Learning Support FdA
What makes Learning Support at Worcester special?
For many young people, learning support assistants are an essential part of their educational journey. The role requires patience and integrity, and brings with it considerable responsibilities and substantial rewards.
At Worcester, this foundation degree in Learning Support has been designed to draw upon your existing knowledge and experience, and to develop new skills. With an emphasis on work-based assignments, your learning is orientated around your practical experience.
For those working or seeking work in a learning support role, this course will further your personal and professional development as a competent and confident practitioner, enhancing your career prospects and opening the door on to possible additional study.
- Flexible locations: study at the University of Worcester or Herefordshire and Ludlow College full time, or at Halesowen College on a full or part-time basis
- A sound basis for further study at Bachelors degree level, including our Education Studies and Integrated Working with Children and Families programmes delivered in Worcester.
- Support your professional development whilst exploring topics as diverse as the creative curriculum, managing challenging behaviour, inclusive education and exploring social care
"Obtaining the FDLS has enabled me to grow both personally and as an educator. It has given me confidence to support the wellbeing and enrich the learning of pupils in my care."
What qualifications will you need?
UCAS tariff points
24 UCAS Tariff points, plus current/recent experience of working with learners, a minimum of two years experience employed or working in a voluntary capacity within an appropriate educational setting is desirable.
and Barring Service Check is required for this course.
Applicants with no formal qualifications may be considered for Mature Student Entry Routes
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What will you study?
Here is an overview of current modules available on this course. Regular updates may mean that exact module titles may differ.
- Preparing for study
- Creative curriculum
- Child development
- Understanding Learning support
- Managing challenging behaviour
- Partnerships in education
- Wider aspects of disability
- Introduction to research methods
- Inclusion in theory & practice
- Supporting people with additional needs
- School-based study (double module)
- Talking & Listening with Others
- An introduction to social care strategies: Meeting the national agenda
- Evaluation and change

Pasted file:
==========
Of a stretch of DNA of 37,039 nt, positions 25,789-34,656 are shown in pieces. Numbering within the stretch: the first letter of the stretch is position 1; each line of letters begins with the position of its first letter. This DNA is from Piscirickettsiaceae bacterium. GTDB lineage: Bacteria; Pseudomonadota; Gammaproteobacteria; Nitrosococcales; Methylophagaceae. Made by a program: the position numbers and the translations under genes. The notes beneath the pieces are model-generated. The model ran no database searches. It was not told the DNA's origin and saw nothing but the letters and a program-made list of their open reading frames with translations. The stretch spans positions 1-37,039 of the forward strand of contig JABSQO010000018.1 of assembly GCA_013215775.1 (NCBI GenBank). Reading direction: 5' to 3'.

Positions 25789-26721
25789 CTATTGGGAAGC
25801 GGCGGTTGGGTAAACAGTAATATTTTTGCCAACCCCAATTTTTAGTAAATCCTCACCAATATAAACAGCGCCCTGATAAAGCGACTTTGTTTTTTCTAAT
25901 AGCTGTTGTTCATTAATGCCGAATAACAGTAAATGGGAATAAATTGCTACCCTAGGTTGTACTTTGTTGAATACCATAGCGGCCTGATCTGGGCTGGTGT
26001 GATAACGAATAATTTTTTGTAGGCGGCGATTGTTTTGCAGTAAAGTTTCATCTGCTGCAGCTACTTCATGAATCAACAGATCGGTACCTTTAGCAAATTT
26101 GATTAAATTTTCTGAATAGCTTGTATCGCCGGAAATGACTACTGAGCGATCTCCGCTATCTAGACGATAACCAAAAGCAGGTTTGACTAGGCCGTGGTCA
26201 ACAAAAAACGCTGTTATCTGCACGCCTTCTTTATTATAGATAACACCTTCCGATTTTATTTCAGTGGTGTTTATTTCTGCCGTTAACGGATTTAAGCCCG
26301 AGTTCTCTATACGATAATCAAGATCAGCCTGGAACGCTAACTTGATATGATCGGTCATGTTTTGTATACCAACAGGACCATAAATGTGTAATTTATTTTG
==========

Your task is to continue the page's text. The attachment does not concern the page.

Teaching and Assessment
How will you be taught?
Teaching and Learning
The University places emphasis on enabling students to develop the independent learning capabilities that will equip you for lifelong learning and future employment, as well as academic achievement. A mixture of independent study, teaching and academic support through the personal academic tutoring system enables you to reflect on progress and build up a profile of skills, achievements and experiences that will enable you to flourish and be successful.
You are taught through a combination of modules, which work towards student independence. Within the practical-based modules, this is achieved through work related assignments and a programme that gradually transfers responsibility for learning to the students. Learning occurs in a context that enables students to relate what they are learning to what they already know and to guide them through subsequent general reading. The source material in these modules is not confined to lectures, but includes a range of appropriate strategies such as structured and general reading, video material, observation, experiential learning.
In addition, meetings with personal academic tutors are scheduled on at least 4 occasions in the first year and three occasions in each of the other years of a course.
You have an opportunity to engage with learning through a comprehensive range of learning and teaching strategies which include:
- Group work
- Student presentations
- Practical activities
- Problem-based learning
Work-based activities and assignments will enable you to engage with your own practice and to share your knowledge and expertise with others. You will also undertake a work-based study in your second year, which allows you, with tutorial support, to focus on a particular area of interest within your professional practice.
In a typical week you will have around 4 – 20 contact hours of teaching. The precise contact hours will depend on the modules you are studying. In the final year, you will normally have slightly less contact time in order to do more independent study. Contact sessions included interactive lectures, group seminars, small group discussions and practical work.
Typically, class contact time will be structured around:
- Synthesising academic and practical knowledge.
- Applying your knowledge to your professional work in areas of learning support.
- Supported learning and teaching through Virtual Learning Environments and the use of Technology Enhanced Learning (TEL).